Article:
Patience At The Speed of Light

My husband tells me that my level of patience moves at the speed of light.  Poor man.  He should know.  He’s lived with me for 27 years.  My kids unanimously agree.  Poor kids.

How ironic is it that my profession requires me to have a bottomless well of patience in dealing with some very frail, anxious people.  Somehow, I manage to show a gentler side of me than what my family is used to.  This week, however, I met someone who really challenged me.

I first heard from this client before Christmas when he phoned and asked many, many questions about the work I do but didn’t make an appointment.  I didn’t hear from him again, which is fine.  A couple of weeks ago, he phoned again and asked the same questions.  He included a very long and detailed medical history which I didn’t need to know at the moment.

This time he booked an appointment, which is fine.  Literally one hour before the designated time I was to see him, I checked my voicemail to find that he abruptly cancelled, for no real reason.  Which is not fine.  Even though I offer a nursing service, this is still a business and time is money.  I was doubly peeved because someone else had wanted the time slot I had given this man.

A few days later, he called again to re-book.  I hesitated, but agreed to come and see him.  This time, he didn’t cancel.

As soon as I saw him, I sensed a feeling of anxiety, embarrassment, uncertainty and fear from the gentleman.  He spoke very deliberately and seemed to have a great need to have his story heard.  He was also very frail, with enough pill bottles to fill a shoebox, which is where he kept his pills. 

He was very embarrassed to have me look at his feet, mumbling sheepishly, “oh nurse, I bet you’ve never seen feet this bad before.”  Actually, I’ve seen plenty worse and I told him that.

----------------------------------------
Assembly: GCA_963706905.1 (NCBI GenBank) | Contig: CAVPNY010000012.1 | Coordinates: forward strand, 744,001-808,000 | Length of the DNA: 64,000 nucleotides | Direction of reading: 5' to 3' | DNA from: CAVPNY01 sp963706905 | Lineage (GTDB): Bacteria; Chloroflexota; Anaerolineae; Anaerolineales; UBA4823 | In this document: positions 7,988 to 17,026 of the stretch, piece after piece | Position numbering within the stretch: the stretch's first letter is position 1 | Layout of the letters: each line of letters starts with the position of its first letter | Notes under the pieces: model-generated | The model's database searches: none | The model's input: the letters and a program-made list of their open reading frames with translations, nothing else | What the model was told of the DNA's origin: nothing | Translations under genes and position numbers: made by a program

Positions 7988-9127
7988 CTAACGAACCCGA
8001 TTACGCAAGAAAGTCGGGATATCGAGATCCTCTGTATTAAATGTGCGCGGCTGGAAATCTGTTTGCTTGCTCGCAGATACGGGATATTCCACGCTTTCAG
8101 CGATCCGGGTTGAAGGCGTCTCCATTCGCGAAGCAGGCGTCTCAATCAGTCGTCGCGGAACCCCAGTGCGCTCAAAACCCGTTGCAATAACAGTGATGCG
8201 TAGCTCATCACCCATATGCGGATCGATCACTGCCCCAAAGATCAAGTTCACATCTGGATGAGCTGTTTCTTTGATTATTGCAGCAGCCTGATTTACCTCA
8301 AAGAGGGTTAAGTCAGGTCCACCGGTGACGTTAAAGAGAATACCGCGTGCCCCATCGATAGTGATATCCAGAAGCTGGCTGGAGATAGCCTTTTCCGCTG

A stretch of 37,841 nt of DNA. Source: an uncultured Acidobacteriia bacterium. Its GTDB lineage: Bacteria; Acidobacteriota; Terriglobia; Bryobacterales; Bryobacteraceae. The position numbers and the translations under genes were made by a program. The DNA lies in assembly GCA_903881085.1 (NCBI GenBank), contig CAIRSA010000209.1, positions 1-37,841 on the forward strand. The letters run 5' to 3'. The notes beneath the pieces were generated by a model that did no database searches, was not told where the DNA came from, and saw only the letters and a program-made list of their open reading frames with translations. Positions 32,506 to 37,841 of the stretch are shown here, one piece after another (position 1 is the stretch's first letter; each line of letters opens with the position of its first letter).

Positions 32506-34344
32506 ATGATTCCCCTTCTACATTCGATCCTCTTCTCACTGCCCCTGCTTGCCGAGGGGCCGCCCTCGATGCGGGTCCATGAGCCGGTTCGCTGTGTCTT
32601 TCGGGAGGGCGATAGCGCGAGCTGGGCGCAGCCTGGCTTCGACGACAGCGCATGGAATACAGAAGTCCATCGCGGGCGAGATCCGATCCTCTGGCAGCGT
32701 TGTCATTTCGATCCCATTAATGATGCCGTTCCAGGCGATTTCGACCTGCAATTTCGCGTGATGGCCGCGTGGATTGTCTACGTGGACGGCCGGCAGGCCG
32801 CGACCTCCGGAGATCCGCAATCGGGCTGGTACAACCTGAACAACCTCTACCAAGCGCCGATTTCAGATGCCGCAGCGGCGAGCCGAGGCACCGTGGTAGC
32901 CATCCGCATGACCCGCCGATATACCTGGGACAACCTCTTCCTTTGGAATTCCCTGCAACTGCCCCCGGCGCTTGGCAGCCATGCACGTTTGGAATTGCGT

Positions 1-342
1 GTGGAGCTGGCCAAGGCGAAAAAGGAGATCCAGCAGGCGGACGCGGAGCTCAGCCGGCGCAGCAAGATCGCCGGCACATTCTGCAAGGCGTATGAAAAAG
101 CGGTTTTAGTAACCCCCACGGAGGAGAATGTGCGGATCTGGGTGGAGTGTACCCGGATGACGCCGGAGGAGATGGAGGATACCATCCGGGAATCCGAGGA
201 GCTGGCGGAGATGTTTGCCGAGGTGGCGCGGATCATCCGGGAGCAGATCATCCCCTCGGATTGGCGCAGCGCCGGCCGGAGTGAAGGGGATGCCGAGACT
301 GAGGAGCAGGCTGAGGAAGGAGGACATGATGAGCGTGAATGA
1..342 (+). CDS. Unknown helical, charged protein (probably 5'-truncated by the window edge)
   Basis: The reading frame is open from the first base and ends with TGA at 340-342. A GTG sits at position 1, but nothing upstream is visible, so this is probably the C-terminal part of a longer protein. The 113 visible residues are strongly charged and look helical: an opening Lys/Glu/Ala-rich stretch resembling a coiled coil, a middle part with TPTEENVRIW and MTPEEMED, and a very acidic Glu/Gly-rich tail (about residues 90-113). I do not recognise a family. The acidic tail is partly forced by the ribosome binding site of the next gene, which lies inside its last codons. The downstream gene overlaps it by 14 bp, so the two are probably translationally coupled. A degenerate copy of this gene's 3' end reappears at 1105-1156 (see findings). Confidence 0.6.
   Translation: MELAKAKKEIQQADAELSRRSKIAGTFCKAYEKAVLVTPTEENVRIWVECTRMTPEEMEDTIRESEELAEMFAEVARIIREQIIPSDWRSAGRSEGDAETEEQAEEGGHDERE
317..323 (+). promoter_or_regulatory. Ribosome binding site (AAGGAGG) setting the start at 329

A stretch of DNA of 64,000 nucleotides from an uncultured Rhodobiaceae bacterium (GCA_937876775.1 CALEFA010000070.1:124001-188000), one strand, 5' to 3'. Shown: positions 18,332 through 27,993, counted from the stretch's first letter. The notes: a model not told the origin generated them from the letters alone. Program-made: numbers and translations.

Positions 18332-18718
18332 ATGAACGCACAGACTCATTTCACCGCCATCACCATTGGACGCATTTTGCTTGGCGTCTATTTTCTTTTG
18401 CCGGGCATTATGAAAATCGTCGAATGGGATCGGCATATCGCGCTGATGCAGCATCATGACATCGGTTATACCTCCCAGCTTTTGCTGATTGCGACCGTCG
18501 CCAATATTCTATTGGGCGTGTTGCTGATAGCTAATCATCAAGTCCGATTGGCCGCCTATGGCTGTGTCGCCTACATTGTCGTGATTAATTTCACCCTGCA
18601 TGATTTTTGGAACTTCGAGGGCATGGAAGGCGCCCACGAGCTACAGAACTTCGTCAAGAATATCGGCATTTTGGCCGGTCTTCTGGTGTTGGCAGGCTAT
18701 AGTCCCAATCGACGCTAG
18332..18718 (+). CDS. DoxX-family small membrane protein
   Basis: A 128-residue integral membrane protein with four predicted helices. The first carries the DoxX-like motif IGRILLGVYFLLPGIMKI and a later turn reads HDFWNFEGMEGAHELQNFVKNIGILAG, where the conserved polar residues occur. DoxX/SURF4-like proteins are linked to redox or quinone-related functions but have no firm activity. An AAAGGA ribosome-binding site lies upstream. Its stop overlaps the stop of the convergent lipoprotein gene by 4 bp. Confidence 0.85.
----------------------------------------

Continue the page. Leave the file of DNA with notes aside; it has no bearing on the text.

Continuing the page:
My first visit with him lasted a bit longer than usual.  Not only was there much work to do with his feet, but he just wanted someone to listen to him.   When I finished, he asked for a follow-up appointment and was even laughing and joking with me as I headed out the door.

Someone told me that we work out our salvation in the events of our life – the people,  the daily grind, the ordinary, the hidden and the mundane.   God speaks to us in the events of our life.

Maybe one of the reasons God allows me to do my work is to tell me, like my hubby, that patience is not my forte.  Maybe the way I’m supposed to practise patience, With His grace, of course,  is through my family, my clients, being stuck in traffic – ordinary events which serve an un-ordinary purpose, my salvation.  There are certainly enough things in the day that try what patience I do have.  How I react to them shows me how much I don’t have.  And that’s good.

OK, God.  Bring it on.  Those events of life that are for my own good.  But make sure You send me plenty of grace, too.  And thank You that Your patience, unlike mine, doesn’t move at the speed of light.

Deo Gratias

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